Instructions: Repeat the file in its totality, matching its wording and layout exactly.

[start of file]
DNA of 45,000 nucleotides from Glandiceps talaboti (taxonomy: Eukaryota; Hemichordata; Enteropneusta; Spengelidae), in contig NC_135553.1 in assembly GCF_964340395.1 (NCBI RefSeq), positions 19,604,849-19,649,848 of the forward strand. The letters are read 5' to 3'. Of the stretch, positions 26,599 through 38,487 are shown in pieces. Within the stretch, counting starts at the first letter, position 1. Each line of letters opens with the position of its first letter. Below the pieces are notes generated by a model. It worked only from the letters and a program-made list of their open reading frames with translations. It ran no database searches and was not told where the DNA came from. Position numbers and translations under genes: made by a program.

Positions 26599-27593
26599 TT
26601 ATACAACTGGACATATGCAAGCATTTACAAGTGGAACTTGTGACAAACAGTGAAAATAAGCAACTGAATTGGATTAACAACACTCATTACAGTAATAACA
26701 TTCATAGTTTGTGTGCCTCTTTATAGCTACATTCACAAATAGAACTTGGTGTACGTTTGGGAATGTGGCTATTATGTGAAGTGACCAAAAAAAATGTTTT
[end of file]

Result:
DNA of 45,000 nucleotides from Glandiceps talaboti (taxonomy: Eukaryota; Hemichordata; Enteropneusta; Spengelidae), in contig NC_135553.1 in assembly GCF_964340395.1 (NCBI RefSeq), positions 19,604,849-19,649,848 of the forward strand. The letters are read 5' to 3'. Of the stretch, positions 26,599 through 38,487 are shown in pieces. Within the stretch, counting starts at the first letter, position 1. Each line of letters opens with the position of its first letter. Below the pieces are notes generated by a model. It worked only from the letters and a program-made list of their open reading frames with translations. It ran no database searches and was not told where the DNA came from. Position numbers and translations under genes: made by a program.

Positions 26599-27593
26599 TT
26601 ATACAACTGGACATATGCAAGCATTTACAAGTGGAACTTGTGACAAACAGTGAAAATAAGCAACTGAATTGGATTAACAACACTCATTACAGTAATAACA
26701 TTCATAGTTTGTGTGCCTCTTTATAGCTACATTCACAAATAGAACTTGGTGTACGTTTGGGAATGTGGCTATTATGTGAAGTGACCAAAAAAAATGTTTT